Friendship Centres are non-governmental agencies that provide various programs and services to urban Indigenous peoples. As of 2017, the National Association of Friendship Centres represents 118 Friendship Centres nationwide.
What’s a Friendship Centre?
A Friendship Centre is a non-profit organization usually located in an urban area that provides various services to its Indigenous members, including spiritual guidance, youth and cultural programs, health services and assistance in finding housing and employment. Friendship Centres help many Indigenous people make the transition from living on-reserve to off-reserve. They provide urban Indigenous peoples, and especially youth, with a safe place to come together to celebrate, talk and meet in times of need. Participants may also help each other cope with the problems and anxieties of racial discrimination, poverty and alienation experienced in urban areas.
History of Friendship Centres in Canada
As more Indigenous people migrated to urban centres in the mid-1950s, community leaders began to advocate for specialized agencies to serve the needs of these individuals in their communities. Required services usually included getting referrals for housing and employment, or counselling for health and education. This is how the Friendship Centre Movement in Canada began to evolve.
By the late 1960s, Friendship Centres had significantly grown in number. In 1968, there were 26 Friendship Centres in Canada compared with only three in the 1950s: the North American Indian Club in Toronto, The Coqualeetza Fellowship Club in Vancouver and the Indian and Métis Friendship Centre in Winnipeg. As a means of providing community-specific services to Indigenous peoples, Friendship Centres began to organize into regional groups known as Provincial and Territorial Associations.
After some discussion about the possibility of creating a national organization to represent all Friendship Centres, the National Association of Friendship Centres (NACF) was established in 1972. The NACF received federal funding through the Migrating Native Peoples Program. This program became the Native Friendship Centres Program in 1983 — an enriched version of its predecessor. During this time, Friendship Centres evolved from providing counselling and referral services to “front line” work, directly delivering services to the population. The number of Friendship Centres had nearly doubled: there were 43 centres in Canada in 1972 and 80 in 1983.
In 1988, the Native Friendship Centres Program secured permanent funding through the Department of the Secretary of State (DSOS) and became the Aboriginal Friendship Centres Program (AFCP). Although funding for the AFCP was provided through the federal DSOS, the operations and programs in each centre were run autonomously.
In 1996, the AFCP was transferred from the Department of Canadian Heritage (formerly the DSOS) to the National Association of Friendship Centres, signifying more autonomy for Indigenous organizations. This transfer carried political significance for many Indigenous peoples who saw it as a step towards improved relations with the federal government. The transfer agreement was renewed in 2001. Between 1996 and 2012, there was a slight increase in Friendship Centres in Canada, from 114 to 117.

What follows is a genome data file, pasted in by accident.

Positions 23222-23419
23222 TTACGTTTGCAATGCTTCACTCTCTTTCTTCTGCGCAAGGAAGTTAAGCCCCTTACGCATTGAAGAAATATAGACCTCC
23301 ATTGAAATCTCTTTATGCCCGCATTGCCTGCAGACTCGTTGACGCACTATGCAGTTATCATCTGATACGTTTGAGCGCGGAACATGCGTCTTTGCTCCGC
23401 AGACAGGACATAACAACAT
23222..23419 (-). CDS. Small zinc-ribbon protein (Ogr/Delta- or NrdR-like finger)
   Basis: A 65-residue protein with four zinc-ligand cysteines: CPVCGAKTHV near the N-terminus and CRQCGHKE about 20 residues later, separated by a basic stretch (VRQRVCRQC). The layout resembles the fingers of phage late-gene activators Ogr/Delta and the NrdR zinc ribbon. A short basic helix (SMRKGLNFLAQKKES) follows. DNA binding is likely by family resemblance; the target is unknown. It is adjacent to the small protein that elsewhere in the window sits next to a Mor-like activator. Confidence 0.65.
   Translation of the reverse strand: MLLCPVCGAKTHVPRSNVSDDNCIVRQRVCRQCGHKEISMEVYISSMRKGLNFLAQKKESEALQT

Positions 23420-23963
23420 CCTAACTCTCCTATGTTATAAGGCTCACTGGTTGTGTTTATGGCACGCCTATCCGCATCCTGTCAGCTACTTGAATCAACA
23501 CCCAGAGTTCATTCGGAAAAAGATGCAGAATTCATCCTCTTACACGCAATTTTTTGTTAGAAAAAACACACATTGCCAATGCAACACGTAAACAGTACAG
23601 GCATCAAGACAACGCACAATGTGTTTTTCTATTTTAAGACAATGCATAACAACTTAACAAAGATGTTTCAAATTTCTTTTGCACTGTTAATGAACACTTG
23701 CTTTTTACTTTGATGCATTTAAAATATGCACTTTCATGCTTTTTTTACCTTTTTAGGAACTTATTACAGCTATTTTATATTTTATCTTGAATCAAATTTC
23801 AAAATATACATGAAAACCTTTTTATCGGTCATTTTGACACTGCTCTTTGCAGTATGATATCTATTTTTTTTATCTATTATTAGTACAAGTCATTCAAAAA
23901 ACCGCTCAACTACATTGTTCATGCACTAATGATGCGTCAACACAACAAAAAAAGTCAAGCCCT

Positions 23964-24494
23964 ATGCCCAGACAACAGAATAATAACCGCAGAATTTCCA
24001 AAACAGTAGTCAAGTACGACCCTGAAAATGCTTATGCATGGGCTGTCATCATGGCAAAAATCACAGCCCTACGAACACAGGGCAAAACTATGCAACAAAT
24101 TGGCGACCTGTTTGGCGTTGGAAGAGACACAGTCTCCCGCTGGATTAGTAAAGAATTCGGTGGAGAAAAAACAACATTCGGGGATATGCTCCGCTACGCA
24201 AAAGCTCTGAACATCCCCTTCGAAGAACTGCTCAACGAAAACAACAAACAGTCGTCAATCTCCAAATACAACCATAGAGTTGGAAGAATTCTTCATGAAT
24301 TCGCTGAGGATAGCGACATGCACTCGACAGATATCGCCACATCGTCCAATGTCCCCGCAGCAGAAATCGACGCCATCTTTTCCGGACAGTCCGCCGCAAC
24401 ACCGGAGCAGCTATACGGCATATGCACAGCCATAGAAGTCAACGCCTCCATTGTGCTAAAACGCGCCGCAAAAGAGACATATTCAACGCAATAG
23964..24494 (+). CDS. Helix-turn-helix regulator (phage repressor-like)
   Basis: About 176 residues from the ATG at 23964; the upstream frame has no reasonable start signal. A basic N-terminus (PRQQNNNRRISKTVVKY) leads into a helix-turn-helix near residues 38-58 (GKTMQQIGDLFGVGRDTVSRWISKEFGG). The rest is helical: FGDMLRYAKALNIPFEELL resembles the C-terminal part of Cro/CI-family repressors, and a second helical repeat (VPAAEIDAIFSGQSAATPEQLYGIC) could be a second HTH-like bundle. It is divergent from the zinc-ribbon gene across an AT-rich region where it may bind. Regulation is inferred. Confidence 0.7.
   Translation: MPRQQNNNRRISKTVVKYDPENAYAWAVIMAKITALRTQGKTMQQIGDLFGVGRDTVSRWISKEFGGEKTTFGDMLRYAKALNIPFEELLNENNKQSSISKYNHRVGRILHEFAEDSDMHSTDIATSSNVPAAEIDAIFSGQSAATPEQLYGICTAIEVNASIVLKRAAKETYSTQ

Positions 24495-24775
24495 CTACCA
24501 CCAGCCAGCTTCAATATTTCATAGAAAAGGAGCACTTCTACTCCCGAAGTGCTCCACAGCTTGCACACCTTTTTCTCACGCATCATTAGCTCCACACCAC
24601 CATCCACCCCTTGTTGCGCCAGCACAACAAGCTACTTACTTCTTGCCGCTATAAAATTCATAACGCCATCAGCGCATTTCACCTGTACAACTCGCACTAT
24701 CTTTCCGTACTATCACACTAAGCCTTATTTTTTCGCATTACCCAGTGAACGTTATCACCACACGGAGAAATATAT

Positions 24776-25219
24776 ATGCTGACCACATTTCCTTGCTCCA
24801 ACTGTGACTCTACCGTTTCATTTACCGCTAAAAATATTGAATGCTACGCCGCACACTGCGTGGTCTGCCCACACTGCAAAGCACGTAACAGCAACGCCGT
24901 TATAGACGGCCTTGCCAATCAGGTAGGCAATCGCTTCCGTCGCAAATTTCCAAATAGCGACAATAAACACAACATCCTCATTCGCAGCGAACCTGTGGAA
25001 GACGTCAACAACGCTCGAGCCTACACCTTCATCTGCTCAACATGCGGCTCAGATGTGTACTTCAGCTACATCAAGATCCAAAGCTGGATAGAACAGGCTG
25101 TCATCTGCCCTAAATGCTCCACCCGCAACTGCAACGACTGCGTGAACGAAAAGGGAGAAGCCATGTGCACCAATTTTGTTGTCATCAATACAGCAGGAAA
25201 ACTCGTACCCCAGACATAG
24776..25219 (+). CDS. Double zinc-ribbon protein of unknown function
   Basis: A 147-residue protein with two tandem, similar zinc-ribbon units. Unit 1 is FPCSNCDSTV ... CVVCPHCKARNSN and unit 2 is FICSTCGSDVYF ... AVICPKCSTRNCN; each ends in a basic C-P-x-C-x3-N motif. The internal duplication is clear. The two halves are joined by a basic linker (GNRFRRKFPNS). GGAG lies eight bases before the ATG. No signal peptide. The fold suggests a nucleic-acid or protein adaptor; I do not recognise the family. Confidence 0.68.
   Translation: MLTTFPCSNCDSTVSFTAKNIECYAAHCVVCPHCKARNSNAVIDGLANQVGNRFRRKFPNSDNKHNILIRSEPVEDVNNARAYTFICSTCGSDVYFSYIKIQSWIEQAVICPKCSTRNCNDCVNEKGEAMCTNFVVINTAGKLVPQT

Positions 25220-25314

In 2014, the NAFC and the federal government announced a new funding agreement — the Urban Aboriginal Strategy. This plan aims to support the participation of Indigenous peoples in the Canadian economy. The Urban Aboriginal Strategy also funds two programs that seek the same end: the Community Capacity Support program and the Urban Partnerships program.
Structure and Governance of the NAFC
The National Association of Friendship Centres is governed by a board of directors and an executive committee — both of which are run by volunteers.
The NAFC also recognizes senators — highly respected individuals who have been identified as community leaders and role models for youth, and who are active in the Friendship Centre Movement. At times, senators are asked to provide guidance or advice to the leaders of Friendship Centres.
In 1994, the NAFC established the Aboriginal Youth Council as a means of highlighting the concerns, issues and perspectives of Indigenous youth (aged 14 to 24). The council is made up of an executive committee (numbering four people), eight regional or provincial representatives and a youth executive member.
The NAFC works in association with a variety of community and Indigenous partners in order to provide the best services and programs to its members. It also occasionally releases research publications and reports.
Friendship Centres Today
Today, the centres continue to offer essential services to Indigenous peoples, including job training, educational services and economic co-operatives. They also sponsor activities such as cultural events, powwows, sports and recreation. Mostly located in urban areas, Friendship Centres are usually small and intimate enough to provide a social environment that is inviting; hence, their name as places where people can come together as friends.
As of 2017, the NAFC represents 118 Friendship Centres as well as seven Provincial and Territorial Associations.
Heather A. Howard and Craig Proulx, eds., Aboriginal Peoples in Canadian Cities: Transformations and Continuities (2011).
Evelyn Peters and Chris Andersen, Indigenous in the City: Contemporary Identities and Cultural Innovation (2013).